Building operation, monitoring, energy management

What are the main advantages of a quality management within building commissioning?

Like in a modern Tower of Babel, managing quality within building commissioning means ensuring collaboration and data sharing between different actors (i.e. building systems and people) and act to contain defects aiming to achieve optimal performance. This ensures that the building system won't collapse but eventually get better overtime.


The main benefits of implementing a quality management system during commissioning may be summarised as follows:

What are the main advantages of a quality management within building commissioning?

Building Simulation (BS2017) 2017

Now accepting abstracts for peer-reviewed papers, due August 10th, 2016 with papers due November 30, 2016Abstracts will be judged primarily based on scientific soundness of the applied methods and the degree to which the contribution advances the state of the art.  Authors of accepted abstracts may submit 4 - 10 page manuscripts that will be double-blind reviewed.  Papers that are accepted and presented will be published in the citable conference proceedings. Non-paper oral presentations will be solicited later in 2016 -- that format may be appropriate fo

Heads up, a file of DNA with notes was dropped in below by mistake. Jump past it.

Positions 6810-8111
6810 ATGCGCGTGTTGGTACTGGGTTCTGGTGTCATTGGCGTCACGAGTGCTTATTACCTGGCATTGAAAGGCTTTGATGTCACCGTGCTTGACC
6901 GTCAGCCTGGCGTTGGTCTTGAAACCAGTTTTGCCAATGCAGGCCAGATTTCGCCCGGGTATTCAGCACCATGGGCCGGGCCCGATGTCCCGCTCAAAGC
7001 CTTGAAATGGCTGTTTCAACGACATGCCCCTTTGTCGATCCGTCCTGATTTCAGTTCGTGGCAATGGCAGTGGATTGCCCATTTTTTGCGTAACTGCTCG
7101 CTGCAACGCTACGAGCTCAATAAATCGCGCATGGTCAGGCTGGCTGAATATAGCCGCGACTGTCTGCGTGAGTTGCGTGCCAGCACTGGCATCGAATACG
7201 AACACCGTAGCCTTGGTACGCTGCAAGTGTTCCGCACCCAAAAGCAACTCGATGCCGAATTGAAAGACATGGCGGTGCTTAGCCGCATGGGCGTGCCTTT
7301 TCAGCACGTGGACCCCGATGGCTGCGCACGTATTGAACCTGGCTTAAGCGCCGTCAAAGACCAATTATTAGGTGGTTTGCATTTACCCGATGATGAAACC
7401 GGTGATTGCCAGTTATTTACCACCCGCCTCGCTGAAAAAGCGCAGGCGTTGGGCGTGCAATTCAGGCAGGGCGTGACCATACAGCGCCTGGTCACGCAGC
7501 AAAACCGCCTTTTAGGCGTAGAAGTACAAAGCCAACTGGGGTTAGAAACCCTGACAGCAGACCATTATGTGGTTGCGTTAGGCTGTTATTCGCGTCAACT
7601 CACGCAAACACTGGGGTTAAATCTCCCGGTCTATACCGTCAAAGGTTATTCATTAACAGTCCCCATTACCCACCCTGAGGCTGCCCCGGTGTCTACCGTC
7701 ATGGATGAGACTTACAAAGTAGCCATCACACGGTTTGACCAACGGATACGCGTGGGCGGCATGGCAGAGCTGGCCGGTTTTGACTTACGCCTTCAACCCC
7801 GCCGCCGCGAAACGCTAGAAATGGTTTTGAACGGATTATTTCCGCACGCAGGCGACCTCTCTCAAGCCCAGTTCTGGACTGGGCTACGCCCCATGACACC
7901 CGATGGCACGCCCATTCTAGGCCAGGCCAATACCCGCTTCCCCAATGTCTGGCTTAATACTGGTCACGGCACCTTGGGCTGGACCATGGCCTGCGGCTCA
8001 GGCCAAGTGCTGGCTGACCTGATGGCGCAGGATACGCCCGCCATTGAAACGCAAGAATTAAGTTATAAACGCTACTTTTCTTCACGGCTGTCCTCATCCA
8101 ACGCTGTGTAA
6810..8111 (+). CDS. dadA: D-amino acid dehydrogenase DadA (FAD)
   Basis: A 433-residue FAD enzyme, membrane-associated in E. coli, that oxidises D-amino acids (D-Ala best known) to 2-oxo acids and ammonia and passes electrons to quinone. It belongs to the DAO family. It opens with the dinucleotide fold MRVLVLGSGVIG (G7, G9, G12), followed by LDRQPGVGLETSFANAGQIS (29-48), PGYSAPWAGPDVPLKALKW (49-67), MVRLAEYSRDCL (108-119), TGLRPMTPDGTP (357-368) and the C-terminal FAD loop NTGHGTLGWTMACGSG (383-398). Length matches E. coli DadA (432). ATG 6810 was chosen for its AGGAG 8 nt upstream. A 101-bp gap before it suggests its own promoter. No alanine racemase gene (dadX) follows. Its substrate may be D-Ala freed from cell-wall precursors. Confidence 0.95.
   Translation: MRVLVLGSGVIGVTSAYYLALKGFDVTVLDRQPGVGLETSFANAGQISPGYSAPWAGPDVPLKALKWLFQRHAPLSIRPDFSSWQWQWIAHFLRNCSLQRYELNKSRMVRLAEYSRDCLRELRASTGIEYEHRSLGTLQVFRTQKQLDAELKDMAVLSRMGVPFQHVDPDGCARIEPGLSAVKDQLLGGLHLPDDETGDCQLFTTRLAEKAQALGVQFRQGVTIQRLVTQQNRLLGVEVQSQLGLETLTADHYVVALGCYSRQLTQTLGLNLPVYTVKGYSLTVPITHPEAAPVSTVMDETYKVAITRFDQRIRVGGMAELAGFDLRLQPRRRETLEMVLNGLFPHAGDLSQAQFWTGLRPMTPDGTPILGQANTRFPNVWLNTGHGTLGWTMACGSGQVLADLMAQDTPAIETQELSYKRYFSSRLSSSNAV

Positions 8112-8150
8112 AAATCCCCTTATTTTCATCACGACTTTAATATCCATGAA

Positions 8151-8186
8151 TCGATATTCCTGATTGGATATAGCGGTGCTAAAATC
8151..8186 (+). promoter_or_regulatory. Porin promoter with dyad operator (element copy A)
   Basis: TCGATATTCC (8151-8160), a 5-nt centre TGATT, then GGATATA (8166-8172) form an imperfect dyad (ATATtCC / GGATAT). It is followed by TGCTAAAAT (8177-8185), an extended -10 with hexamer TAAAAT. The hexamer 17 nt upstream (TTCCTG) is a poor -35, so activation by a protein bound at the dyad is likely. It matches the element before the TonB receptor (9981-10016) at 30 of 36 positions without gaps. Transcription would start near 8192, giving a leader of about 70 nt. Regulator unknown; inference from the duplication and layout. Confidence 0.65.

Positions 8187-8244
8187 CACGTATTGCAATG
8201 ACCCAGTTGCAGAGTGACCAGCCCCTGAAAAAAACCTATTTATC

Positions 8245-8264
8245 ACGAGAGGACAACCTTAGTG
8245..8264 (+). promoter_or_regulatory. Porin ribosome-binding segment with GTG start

Turning data noise into music: cognitive computing applied to smart buildings

On June 24, IBM’s Watson Internet of Things hosted at leaders, industry experts and technologists at The Crystal in London to examine how IoT is shaping the way we design, construct, use, maintain and experience the buildings around us. One of the main focuses was the application of cognitive computing to smart buildings.


Nowadays building systems can provide an enormous amount of unstructured data on building operations. The challenge is using available information to improve and adapt building performances.

Understanding the importance and triggering the demand for building commissioning

Commissioning makes sure energy efficiency investments maintain their optimal factory-intended operational states, regularly testing their performances. It was introduced in the late 1980s however, despite proven studies, global awareness and industry adoption remains low. (Schneider Electrics, 2016) 


First passive house water park saves heat and electricity

The energy concept of the new water park in Bamberg includes a very high performance building envelope regarding both thermal insulation level and building airtightness level. This allows to have high relative humidity values (up to 64%) without causing condensation. The user-dependent ventilation is divided into zones and realised by 11 different mechanical ventilation systems. The heat demand is covered by a biomass combined heat and power unit and three gas condensing boilers.